The Last Cowboy

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I had a Wrangler YJ when my daughter was in a car seat. When she was 4, I had a Scout II and she would sit up front and look up at the sky everyday when I would pick her up from daycare and drive her home, or she would ask to go for a ride in the Scout. The day I sold that Scout she stood at the curb crying as the new owner drove away.

When she graduated college, got a good job, and bought her first brand new vehicle, it was a JK Sport. She said it was based on the memories of the Scout. (She barely remembered the YJ) She traded in her JK on a Grand Cherokee when she had her son, and she doesn't like to be reminded of her old Jeep that she had for 8 years, as she misses it. I'm sure she and her husband will get another 2 door (a thing she is passionate about, wouldn't consider a 4 door when the kid came along ) one day.
 

Oncorhynchus

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Kids are 5 years away. They can sit in the baby car seats until 2. That puts you seven years away and by that time your JL will be long past paid off. Start saving up for the next vehicle before you have to buy the next vehicle. Put yourself in a financial position where you can afford the next vehicle on a timeline of your own choosing before you are forced into buying the next vehicle on a timeline dictated by circumstances outside your control.

Hopefully by then you and the spouse will have come up a little bit in annual income and can qualify for a reasonable payment on a slightly used but more practical vehicle. I eventually sold my very non-family friendly compact pickup truck when my kids were 8 and 6 and bought an all-wheel drive CUV (aka a minivan with doors that open like a car instead of sliding like a van) partially funded via the sale of the truck. Later the CUV was paid off and I bought a JL as my fun vehicle and daily driver. Large shopping runs, long distance road trips, shuttling kids & friends, the CUV remains handy.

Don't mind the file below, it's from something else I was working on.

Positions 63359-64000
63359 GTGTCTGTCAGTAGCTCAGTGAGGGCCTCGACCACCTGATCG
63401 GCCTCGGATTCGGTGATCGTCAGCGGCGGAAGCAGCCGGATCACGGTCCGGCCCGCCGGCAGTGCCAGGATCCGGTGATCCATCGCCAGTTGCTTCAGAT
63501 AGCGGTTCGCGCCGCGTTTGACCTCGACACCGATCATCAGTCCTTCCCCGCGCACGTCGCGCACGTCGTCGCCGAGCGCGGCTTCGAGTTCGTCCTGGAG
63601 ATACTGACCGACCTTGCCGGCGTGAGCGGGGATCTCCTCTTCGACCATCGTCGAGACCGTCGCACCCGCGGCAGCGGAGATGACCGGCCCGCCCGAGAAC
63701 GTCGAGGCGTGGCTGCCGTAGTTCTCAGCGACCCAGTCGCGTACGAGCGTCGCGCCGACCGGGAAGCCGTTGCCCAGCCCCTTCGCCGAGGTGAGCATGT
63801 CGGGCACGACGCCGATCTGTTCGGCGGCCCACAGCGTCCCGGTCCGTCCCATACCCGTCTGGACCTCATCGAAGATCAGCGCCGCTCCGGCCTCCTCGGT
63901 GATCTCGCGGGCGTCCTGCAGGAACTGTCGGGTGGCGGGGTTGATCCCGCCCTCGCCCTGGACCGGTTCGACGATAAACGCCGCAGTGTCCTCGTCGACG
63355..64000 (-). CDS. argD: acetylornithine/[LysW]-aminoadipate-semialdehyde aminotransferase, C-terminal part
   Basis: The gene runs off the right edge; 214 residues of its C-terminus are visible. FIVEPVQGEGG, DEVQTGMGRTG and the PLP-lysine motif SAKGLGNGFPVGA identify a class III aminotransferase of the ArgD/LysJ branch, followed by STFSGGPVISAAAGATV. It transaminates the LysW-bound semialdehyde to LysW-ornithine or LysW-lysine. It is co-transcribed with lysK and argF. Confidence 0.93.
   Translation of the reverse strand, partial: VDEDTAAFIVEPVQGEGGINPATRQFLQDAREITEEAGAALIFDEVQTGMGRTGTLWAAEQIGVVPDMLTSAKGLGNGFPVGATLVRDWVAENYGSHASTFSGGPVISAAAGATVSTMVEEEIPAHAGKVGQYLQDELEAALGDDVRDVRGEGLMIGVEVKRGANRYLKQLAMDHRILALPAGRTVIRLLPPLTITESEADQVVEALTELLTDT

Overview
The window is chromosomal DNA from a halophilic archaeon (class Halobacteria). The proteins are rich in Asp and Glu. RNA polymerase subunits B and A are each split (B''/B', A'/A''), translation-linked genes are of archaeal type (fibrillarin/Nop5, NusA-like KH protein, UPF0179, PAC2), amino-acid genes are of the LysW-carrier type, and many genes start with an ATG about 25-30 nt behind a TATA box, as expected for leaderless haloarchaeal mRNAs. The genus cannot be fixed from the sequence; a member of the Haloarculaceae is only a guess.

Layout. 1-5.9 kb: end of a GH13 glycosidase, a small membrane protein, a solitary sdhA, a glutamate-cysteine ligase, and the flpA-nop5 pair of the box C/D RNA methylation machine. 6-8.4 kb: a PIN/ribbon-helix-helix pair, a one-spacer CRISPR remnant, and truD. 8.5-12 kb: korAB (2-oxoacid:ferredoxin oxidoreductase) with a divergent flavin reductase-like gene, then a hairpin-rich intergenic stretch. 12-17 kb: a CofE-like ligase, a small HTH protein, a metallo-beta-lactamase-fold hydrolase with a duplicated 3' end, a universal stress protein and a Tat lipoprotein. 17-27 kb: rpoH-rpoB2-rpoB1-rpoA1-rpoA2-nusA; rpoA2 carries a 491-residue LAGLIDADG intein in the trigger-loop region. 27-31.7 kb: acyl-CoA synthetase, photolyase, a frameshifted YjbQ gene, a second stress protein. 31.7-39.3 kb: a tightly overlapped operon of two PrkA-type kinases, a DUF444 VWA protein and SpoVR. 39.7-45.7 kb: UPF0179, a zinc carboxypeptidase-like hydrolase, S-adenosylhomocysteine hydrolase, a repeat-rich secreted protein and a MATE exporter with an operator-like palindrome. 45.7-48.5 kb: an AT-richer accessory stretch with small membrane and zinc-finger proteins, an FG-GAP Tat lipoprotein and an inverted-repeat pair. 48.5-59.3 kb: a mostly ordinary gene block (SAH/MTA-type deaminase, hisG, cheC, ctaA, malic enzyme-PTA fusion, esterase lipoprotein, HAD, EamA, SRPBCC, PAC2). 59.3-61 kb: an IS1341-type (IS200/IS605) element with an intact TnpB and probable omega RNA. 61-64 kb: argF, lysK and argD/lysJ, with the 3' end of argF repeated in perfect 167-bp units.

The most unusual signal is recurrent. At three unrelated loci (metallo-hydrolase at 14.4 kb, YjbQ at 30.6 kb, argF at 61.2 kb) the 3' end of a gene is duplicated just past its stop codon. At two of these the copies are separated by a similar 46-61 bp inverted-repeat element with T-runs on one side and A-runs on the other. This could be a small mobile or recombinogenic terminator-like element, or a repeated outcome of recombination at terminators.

Some Random Guy

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I challenge you to build out a “cost of ownership” spreadsheet. Include insurance, the payment expected in 2027, maintenance expectations in 2027, and fuel economy based on your useage (or by 1,250 mi/month if you’re not sure). Miles/MPG*price per gallon. This will help calibrate your expectations. Fueling up hurts (I drive a thirsty Mustang that drinks premium, I get it), but if you focus on that and not the full picture you might end up bleeding more/month, especially with currently inflated vehicle costs new or used.
Now, if you can’t get over the gas pain or you fell out of love, nothing will help. But if after a fair comparison you find the Jeep is the smart choice, consider filling up more often so you don’t see such a big ding. I only recommend this because the Jeep may be the smart choice and we’re just trying to manage emotions to stick to a smart choice. We’re not lying to ourselves.